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 Question from Anna, a student: An aircraft is flying at 180km/hr and there is a northerly wind of 35km/hr. The pilot steers the aircraft at an angle of 40 degree east of north. Which direction (in degrees east of north) is the aircraft travelling over the ground?

Hi Anna.

You should start by drawing a diagram. Here's mine:

The point B is the starting point for the plane. The line AB is true Northwards. The plane is heading towards D, so angle ABD is 40 degrees because the plane aims for 40 degrees east of north. That means the black line BD represents the planes path in the air; its length is 180. The red line DC is the south-bound wind so its length is 35. Since the wind DC is parallel to AB, that means the angle ABD is the same as angle CDB. So in the triangle BCD, you know the lengths of two sides and also the included angle between them.

You want to find the direction of BC, the direction of the plane with respect to the ground. In fact, you want to know the size of angle ABC.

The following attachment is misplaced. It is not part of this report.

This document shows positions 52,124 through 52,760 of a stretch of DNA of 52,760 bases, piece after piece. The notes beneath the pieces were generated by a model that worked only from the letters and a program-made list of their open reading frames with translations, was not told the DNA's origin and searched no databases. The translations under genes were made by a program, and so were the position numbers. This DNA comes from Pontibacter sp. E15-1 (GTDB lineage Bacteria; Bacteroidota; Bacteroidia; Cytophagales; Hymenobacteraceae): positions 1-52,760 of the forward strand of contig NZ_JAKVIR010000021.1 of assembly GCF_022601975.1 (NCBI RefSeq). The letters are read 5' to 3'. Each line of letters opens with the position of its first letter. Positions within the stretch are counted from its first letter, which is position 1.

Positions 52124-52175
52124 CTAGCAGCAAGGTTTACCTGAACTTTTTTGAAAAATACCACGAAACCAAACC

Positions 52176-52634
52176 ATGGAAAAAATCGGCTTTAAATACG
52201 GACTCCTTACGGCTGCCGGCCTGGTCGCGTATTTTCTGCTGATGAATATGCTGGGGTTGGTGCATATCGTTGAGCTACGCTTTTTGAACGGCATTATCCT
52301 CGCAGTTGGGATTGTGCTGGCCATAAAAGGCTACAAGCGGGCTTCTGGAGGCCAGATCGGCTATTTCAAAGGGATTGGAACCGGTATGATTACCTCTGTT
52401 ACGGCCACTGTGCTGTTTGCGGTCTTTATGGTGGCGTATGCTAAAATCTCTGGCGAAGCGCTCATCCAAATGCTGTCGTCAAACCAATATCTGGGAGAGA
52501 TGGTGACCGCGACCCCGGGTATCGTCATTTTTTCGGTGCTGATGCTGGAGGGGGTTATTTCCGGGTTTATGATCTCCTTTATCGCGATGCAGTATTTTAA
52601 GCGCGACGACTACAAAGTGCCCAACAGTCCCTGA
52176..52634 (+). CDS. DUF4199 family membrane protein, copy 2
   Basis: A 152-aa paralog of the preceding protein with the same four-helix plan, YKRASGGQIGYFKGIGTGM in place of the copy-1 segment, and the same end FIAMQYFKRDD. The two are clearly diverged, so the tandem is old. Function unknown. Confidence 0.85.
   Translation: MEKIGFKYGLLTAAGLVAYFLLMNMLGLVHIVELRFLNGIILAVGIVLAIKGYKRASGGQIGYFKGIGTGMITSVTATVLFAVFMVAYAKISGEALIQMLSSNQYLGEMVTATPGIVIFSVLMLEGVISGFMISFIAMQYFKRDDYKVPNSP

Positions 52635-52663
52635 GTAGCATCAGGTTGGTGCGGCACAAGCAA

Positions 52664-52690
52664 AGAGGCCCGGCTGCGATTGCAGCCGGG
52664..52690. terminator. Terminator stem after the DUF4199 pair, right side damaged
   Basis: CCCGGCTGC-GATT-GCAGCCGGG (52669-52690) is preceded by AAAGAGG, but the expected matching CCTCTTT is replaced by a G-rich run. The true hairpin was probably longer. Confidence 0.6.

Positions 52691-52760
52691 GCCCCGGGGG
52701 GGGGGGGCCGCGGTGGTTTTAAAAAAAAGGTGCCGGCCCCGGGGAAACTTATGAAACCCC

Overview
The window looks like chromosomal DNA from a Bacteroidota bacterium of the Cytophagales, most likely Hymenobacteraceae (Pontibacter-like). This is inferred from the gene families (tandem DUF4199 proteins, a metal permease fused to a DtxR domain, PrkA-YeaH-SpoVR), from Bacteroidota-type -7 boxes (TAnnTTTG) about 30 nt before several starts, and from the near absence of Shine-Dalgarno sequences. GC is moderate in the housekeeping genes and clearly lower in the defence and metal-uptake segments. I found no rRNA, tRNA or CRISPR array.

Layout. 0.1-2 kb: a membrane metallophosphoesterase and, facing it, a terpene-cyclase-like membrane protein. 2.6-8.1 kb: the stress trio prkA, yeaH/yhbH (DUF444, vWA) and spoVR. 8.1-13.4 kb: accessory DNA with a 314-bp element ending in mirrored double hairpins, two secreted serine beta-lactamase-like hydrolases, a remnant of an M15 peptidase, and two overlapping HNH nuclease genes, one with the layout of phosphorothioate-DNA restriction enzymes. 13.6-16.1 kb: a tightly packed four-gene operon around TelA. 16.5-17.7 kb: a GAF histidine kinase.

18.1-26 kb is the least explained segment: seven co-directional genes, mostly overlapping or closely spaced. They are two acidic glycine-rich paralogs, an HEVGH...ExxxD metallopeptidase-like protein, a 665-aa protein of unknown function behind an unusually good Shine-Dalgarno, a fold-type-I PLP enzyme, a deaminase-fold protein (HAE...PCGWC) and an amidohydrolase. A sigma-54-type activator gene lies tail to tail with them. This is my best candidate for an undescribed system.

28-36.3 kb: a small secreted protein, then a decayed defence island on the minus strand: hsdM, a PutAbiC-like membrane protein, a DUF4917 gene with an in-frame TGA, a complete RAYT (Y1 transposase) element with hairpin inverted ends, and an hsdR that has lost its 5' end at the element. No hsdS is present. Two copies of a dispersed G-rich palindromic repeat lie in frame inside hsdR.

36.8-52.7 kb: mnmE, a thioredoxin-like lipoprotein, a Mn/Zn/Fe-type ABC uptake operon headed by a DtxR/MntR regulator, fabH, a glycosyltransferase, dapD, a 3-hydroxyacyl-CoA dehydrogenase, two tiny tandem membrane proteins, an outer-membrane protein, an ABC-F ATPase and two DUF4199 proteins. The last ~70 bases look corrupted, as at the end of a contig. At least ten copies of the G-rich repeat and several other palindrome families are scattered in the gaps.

Here's one way to do it:
1) Use the Law of Cosines to find the length BC. Since you know BD and DC and angle BDC, you can find BC.
2) Now that you know BC, BDC, and DC, you can use the Law of Sines to find the size of angle BCD.
3) The answer is just 40 degrees (the size of ABD) plus the result of step 2.

If you aren't sure about using the Law of Cosines or the Law of Sines, you can look those terms up in our Quick Search - you'll see lots of examples in there.

Cheers,
Stephen La Rocque.

Math Central is supported by the University of Regina and The Pacific Institute for the Mathematical Sciences.